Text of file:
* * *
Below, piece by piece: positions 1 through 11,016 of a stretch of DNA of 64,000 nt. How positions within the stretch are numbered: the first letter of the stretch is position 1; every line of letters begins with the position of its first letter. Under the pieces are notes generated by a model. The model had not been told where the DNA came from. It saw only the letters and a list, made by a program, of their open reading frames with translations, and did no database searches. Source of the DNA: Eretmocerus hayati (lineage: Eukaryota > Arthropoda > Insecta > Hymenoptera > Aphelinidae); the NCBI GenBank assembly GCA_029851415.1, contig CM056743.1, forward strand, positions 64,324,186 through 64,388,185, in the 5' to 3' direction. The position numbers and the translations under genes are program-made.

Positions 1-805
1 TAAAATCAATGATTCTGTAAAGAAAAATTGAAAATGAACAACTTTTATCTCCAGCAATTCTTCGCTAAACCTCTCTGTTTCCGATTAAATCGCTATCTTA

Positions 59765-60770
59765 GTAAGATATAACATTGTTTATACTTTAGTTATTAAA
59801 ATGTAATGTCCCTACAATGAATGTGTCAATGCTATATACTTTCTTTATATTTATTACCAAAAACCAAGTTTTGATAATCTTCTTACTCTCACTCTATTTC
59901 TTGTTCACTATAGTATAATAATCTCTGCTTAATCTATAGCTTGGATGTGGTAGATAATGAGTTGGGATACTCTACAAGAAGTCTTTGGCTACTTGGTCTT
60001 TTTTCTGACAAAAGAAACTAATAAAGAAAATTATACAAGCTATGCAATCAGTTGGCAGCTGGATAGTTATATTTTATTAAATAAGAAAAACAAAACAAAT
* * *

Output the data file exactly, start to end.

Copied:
Below, piece by piece: positions 1 through 11,016 of a stretch of DNA of 64,000 nt. How positions within the stretch are numbered: the first letter of the stretch is position 1; every line of letters begins with the position of its first letter. Under the pieces are notes generated by a model. The model had not been told where the DNA came from. It saw only the letters and a list, made by a program, of their open reading frames with translations, and did no database searches. Source of the DNA: Eretmocerus hayati (lineage: Eukaryota > Arthropoda > Insecta > Hymenoptera > Aphelinidae); the NCBI GenBank assembly GCA_029851415.1, contig CM056743.1, forward strand, positions 64,324,186 through 64,388,185, in the 5' to 3' direction. The position numbers and the translations under genes are program-made.

Positions 1-805
1 TAAAATCAATGATTCTGTAAAGAAAAATTGAAAATGAACAACTTTTATCTCCAGCAATTCTTCGCTAAACCTCTCTGTTTCCGATTAAATCGCTATCTTA

Positions 59765-60770
59765 GTAAGATATAACATTGTTTATACTTTAGTTATTAAA
59801 ATGTAATGTCCCTACAATGAATGTGTCAATGCTATATACTTTCTTTATATTTATTACCAAAAACCAAGTTTTGATAATCTTCTTACTCTCACTCTATTTC
59901 TTGTTCACTATAGTATAATAATCTCTGCTTAATCTATAGCTTGGATGTGGTAGATAATGAGTTGGGATACTCTACAAGAAGTCTTTGGCTACTTGGTCTT
60001 TTTTCTGACAAAAGAAACTAATAAAGAAAATTATACAAGCTATGCAATCAGTTGGCAGCTGGATAGTTATATTTTATTAAATAAGAAAAACAAAACAAAT